Medical Malpractice

Medical Malpractice Lawsuit Requirements in West Virginia

By David Goguen, J.D., University of San Francisco School of Law
If you're filing a medical malpractice lawsuit in West Virginia's courts, you'll need to jump through a few extra procedural hoops in order to get the case started.

In West Virginia, a medical malpractice lawsuit is a complicated undertaking, especially when compared with other types of civil cases. For one thing, the medical and legal issues common to these kinds of lawsuits are complex, and most cases include the introduction of extensive treatment records, as well as the detailed testimony of numerous medical experts.

But a West Virginia medical malpractice plaintiff (the person bringing the lawsuit) must also comply with certain procedural rules right at the outset (actually, before filing the complaint, which sets out the allegations against the defendant health care provider). These safeguards have been put in place as part of tort reform efforts, which seek to discourage the filing of frivolous injury-related lawsuits and keep health care providers' liability insurance rates from skyrocketing. In this article, we'll summarize one of the most important of these rules in West Virginia: the "screening certificate of merit" requirement for most medical malpractice lawsuits.

Notice of Claim and the "Screening Certificate of Merit"

At least 30 days before you file a medical malpractice lawsuit in the state's courts, West Virginia Code section 55-7B-6 requires you to serve, by certified mail, a proper "notice of claim" on each health care provider you're planning to bring into the lawsuit.

This notice must include:

  • a statement by you (or probably more accurately, by your attorney) as to the theory of liability on which your lawsuit will be based
  • a comprehensive list of all health care providers, health care facilities, and other potential defendants who are receiving the notice, and
  • a "screening certificate of merit."

So, the next question becomes, What is a "screening certificate of merit"? It's a written statement, made under oath, by a health care provider who qualifies as an "expert" under West Virginia's court rules. In his or her sworn statement, the expert must describe, with specifics:

  • his or her familiarity with the applicable "standard of care" that the health care providers should have acted under in treating you (note: West Virginia law defines this "standard of care" as "that degree of care, skill and learning required or expected of a reasonable, prudent health care provider in the profession or class to which the health care provider belongs acting in the same or similar circumstances")
  • his or her qualifications to serve as an expert under West Virginia law
  • his or her opinion as to exactly how the defendant health care provider(s) failed to provide treatment to you that was in line with the applicable standard of care, and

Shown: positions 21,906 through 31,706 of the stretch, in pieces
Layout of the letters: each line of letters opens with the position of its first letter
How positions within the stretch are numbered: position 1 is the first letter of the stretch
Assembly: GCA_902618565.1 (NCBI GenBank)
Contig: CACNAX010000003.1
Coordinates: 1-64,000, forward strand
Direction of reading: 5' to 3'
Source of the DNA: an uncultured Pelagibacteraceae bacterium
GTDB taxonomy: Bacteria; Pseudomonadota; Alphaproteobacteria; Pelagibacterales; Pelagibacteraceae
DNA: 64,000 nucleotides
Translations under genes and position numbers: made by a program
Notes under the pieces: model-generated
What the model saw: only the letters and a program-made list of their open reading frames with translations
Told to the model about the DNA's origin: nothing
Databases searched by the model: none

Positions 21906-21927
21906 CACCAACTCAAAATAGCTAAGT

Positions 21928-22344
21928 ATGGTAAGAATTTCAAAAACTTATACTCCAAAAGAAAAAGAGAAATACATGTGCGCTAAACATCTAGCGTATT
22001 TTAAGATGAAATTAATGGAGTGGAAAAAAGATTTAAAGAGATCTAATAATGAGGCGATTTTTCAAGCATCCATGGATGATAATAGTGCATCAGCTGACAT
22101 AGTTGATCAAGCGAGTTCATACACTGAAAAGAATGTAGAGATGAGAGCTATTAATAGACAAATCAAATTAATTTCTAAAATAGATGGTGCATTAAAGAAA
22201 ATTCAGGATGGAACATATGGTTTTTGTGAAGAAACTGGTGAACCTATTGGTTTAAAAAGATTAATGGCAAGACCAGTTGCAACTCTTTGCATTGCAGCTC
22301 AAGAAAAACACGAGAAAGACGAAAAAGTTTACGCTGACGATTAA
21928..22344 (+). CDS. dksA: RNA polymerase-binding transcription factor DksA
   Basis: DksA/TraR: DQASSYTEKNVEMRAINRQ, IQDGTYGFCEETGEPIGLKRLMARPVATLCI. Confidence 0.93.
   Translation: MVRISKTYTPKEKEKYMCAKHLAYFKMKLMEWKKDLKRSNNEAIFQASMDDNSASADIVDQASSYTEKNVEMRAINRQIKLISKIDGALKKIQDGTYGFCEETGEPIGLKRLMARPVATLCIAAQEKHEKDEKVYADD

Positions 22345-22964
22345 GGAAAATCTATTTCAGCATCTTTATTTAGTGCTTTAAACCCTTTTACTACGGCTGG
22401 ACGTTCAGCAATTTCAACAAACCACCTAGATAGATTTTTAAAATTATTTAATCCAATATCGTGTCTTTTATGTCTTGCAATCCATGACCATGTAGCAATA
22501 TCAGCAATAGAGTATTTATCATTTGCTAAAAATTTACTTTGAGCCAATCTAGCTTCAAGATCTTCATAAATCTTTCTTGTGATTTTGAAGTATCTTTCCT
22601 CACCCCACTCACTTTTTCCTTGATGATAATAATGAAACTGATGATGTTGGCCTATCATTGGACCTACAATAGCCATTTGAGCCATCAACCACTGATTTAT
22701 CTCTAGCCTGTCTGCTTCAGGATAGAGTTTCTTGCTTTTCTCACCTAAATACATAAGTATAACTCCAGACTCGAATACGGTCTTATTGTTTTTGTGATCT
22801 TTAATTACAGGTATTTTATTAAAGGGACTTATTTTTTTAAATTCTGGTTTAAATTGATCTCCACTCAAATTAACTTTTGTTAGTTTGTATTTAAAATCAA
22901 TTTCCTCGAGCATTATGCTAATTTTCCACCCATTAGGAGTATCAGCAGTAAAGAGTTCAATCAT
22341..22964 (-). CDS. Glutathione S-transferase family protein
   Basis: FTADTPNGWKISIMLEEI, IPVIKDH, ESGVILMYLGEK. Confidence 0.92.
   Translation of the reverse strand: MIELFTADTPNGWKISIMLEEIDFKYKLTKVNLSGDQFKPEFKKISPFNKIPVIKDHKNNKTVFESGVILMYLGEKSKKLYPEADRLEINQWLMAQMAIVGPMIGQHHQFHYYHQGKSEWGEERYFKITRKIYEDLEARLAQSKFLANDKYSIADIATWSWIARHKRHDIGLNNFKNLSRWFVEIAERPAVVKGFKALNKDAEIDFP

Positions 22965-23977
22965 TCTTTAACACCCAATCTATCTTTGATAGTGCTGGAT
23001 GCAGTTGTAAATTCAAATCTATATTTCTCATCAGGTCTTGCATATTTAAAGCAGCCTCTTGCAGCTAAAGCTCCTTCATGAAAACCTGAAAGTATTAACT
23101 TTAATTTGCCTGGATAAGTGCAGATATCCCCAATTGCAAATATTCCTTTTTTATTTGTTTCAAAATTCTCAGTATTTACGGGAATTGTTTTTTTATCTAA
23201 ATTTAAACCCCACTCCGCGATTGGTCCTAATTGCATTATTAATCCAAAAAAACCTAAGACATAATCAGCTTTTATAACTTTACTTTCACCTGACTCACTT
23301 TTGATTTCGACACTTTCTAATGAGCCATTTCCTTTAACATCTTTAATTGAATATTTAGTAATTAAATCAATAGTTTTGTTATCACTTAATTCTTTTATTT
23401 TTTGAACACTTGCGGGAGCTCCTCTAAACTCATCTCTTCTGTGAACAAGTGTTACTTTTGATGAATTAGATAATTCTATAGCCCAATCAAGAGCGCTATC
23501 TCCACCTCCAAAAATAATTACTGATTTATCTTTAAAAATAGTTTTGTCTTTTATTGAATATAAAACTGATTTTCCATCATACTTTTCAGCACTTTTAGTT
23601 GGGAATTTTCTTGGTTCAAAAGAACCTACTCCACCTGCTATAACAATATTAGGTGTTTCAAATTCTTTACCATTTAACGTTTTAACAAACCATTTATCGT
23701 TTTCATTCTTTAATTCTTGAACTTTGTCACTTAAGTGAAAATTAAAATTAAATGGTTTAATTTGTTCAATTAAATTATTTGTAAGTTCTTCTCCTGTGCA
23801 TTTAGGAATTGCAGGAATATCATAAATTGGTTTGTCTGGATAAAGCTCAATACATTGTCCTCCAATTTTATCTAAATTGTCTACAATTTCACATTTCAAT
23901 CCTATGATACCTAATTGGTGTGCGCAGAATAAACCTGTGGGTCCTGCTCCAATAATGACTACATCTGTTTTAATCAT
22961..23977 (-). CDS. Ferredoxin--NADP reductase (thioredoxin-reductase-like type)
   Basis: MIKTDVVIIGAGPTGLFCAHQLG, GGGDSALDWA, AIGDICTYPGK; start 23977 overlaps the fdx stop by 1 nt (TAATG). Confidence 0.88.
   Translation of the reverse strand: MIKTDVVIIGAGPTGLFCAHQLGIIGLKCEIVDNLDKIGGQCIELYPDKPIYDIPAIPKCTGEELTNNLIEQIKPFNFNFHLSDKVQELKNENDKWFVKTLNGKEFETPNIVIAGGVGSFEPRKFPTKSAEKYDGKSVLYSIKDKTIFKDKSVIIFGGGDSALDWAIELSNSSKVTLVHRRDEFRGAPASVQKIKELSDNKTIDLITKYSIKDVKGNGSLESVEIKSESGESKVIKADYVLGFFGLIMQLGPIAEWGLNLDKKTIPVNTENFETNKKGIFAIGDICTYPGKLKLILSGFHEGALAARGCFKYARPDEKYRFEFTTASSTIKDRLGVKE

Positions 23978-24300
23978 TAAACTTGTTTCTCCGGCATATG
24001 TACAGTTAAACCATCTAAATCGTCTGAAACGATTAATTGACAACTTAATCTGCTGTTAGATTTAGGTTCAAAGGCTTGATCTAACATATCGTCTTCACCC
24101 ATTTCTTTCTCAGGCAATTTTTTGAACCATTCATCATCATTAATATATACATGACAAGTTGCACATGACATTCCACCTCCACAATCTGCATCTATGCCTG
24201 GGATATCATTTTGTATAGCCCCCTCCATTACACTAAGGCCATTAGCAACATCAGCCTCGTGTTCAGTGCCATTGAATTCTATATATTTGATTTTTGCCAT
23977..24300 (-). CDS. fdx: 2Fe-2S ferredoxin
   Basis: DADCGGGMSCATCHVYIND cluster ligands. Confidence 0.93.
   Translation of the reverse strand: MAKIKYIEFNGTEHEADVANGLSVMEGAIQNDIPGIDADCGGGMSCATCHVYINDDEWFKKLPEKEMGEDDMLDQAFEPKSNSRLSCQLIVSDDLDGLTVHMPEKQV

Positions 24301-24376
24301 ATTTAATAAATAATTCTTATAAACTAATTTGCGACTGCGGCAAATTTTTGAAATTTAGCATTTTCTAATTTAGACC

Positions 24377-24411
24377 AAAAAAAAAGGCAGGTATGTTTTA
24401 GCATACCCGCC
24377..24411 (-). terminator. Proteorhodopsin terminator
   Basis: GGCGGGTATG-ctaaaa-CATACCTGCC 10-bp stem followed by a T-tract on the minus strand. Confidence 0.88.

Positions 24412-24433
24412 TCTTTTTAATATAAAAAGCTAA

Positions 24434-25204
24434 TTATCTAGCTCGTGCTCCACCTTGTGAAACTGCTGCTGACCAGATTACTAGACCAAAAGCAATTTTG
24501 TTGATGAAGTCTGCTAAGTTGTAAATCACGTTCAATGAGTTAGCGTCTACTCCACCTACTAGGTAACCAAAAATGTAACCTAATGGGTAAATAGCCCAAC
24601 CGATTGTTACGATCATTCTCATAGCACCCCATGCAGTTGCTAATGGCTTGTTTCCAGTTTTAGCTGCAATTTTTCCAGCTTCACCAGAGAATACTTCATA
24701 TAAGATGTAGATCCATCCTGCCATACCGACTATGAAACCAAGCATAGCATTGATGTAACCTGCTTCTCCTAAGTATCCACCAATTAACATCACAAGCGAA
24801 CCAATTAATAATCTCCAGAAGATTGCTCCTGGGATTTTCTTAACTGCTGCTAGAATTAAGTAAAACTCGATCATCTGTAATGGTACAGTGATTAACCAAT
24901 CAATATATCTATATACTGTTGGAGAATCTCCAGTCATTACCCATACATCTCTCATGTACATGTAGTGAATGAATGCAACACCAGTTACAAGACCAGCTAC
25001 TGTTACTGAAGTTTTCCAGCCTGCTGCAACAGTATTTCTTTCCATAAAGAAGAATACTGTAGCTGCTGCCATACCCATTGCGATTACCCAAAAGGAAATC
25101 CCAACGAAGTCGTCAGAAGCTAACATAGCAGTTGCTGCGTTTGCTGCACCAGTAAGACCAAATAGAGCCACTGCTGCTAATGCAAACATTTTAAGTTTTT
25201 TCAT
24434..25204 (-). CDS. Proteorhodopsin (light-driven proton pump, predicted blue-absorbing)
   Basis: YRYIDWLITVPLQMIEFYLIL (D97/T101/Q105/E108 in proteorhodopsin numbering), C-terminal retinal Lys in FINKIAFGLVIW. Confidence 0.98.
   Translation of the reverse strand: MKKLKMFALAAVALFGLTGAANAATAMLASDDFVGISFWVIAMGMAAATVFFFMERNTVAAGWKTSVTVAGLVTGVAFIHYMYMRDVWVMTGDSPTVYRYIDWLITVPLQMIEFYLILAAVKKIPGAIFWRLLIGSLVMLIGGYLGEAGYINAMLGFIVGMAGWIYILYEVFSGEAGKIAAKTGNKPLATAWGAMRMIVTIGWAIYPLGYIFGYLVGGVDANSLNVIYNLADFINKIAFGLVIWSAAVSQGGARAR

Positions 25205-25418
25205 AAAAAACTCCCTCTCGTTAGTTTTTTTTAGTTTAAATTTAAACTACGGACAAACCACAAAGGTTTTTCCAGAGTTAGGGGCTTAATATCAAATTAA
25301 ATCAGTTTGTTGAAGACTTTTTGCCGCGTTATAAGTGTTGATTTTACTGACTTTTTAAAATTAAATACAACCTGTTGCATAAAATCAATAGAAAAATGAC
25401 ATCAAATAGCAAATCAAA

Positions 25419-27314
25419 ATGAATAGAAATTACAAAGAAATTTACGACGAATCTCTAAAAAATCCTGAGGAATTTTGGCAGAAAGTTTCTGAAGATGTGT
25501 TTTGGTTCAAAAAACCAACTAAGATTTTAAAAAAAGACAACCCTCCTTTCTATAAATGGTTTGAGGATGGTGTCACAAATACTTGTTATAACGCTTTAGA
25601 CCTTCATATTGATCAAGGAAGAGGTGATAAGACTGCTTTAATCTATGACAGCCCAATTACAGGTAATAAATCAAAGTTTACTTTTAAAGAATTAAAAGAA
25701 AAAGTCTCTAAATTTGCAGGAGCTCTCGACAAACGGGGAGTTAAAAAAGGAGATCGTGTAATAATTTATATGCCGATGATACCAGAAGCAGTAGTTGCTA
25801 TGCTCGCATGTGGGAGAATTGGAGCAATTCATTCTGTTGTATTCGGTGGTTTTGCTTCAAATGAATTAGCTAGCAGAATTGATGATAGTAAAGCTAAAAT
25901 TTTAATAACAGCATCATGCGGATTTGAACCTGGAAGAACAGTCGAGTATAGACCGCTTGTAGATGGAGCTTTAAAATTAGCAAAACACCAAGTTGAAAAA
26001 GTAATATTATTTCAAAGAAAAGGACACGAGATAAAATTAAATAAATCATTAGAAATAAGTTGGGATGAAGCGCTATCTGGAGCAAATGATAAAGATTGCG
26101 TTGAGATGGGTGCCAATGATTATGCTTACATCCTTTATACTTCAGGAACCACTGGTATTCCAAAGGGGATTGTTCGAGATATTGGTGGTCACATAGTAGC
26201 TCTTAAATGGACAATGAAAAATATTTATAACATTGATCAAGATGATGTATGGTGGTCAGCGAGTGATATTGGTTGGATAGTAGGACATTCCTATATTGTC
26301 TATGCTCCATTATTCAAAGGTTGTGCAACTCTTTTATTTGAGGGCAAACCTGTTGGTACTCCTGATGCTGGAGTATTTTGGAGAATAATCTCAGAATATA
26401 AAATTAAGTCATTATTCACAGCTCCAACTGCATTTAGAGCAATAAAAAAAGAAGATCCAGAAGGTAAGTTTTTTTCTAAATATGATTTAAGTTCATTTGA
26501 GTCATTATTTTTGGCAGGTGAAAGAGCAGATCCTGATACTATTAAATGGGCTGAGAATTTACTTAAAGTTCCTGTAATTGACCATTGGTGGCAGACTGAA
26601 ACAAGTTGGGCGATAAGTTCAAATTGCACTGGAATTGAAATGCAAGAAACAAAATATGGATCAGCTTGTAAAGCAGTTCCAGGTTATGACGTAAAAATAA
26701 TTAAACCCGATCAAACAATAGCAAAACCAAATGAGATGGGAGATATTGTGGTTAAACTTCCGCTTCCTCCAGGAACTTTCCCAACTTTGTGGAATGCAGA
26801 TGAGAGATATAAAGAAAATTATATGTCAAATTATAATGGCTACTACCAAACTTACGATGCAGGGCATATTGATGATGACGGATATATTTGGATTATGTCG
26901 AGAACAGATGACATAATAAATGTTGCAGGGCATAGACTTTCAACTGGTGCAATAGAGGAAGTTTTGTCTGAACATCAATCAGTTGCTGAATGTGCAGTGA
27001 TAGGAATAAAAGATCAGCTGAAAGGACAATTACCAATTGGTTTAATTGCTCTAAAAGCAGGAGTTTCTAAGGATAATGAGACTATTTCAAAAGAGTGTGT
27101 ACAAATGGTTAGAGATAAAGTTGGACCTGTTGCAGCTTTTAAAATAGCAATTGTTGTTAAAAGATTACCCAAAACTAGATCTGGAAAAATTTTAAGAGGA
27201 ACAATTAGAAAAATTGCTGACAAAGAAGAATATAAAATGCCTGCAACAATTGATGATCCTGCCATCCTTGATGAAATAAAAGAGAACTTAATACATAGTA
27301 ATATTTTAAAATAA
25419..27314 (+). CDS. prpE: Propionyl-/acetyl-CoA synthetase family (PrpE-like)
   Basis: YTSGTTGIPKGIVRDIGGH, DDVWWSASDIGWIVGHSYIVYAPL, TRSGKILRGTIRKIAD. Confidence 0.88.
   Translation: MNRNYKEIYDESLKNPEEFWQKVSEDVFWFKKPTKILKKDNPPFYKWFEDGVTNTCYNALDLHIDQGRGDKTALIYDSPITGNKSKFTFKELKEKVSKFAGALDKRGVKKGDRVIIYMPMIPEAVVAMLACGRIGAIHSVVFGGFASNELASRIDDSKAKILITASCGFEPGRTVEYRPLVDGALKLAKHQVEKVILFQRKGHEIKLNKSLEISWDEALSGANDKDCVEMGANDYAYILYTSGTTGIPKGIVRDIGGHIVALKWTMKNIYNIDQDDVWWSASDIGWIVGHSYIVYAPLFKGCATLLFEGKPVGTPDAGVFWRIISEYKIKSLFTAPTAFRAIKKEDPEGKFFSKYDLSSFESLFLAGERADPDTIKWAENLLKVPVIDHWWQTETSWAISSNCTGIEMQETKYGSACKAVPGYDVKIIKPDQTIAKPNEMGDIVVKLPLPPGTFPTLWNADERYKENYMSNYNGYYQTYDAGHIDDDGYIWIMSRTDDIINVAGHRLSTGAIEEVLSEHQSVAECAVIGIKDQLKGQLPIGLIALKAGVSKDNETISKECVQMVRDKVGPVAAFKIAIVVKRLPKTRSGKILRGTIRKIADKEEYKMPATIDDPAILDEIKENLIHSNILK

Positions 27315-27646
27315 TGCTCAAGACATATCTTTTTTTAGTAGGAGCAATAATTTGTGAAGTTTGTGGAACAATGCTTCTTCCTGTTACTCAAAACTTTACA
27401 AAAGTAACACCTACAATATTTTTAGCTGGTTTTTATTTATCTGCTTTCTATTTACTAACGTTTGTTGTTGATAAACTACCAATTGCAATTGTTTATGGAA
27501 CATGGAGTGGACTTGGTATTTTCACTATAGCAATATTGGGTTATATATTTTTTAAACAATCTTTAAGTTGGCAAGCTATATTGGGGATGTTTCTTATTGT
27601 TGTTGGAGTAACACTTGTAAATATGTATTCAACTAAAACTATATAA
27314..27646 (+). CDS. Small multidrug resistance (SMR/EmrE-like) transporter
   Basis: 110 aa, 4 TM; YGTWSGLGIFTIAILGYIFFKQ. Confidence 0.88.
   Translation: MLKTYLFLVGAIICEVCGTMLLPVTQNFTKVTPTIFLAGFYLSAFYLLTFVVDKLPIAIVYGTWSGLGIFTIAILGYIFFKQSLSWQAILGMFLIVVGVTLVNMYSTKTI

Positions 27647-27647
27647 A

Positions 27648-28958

• his or her opinion as to how the health care provider's provision of sub-standard care resulted in injury to you (a worsening of your condition, the development of new health problems, etc.).

A separate "screening certificate of merit" must be prepared and sworn to for every health care provider being sued (although the same expert can prepare more than one certificate).

(Learn more: Do I Have a Medical Malpractice Case?)

If you (and/or your attorney) believe that no "screening certificate of merit" needs to be filed in connection with your potential medical malpractice lawsuit, because it is based on a "well-established legal theory of liability which does not require expert testimony" -- a surgeon left an instrument inside you after a procedure, or the wrong body part was operated on, for example -- you don't need to file a "screening certificate." Instead, you can file a statement specifically describing the basis of the health care provider's liability (what the provider did or failed to do, and how you were harmed).

This is a somewhat simplified explanation of the "screening certificate of merit" requirement, for the sake of brevity. The full details are spelled out at West Virginia Code section 55-7B-6.

More Information on West Virginia Medical Malpractice Cases

A West Virginia medical malpractice plaintiff also needs to be aware of -- and be in compliance with -- the lawsuit filing deadline set by the West Virginia statute of limitations for medical malpractice lawsuits.

For more details on filing requirements and anything else related to a West Virginia medical malpractice case -- and of course, for legal advice that's tailored to your specific situation -- it could be time to talk with an experienced West Virginia medical malpractice lawyer.

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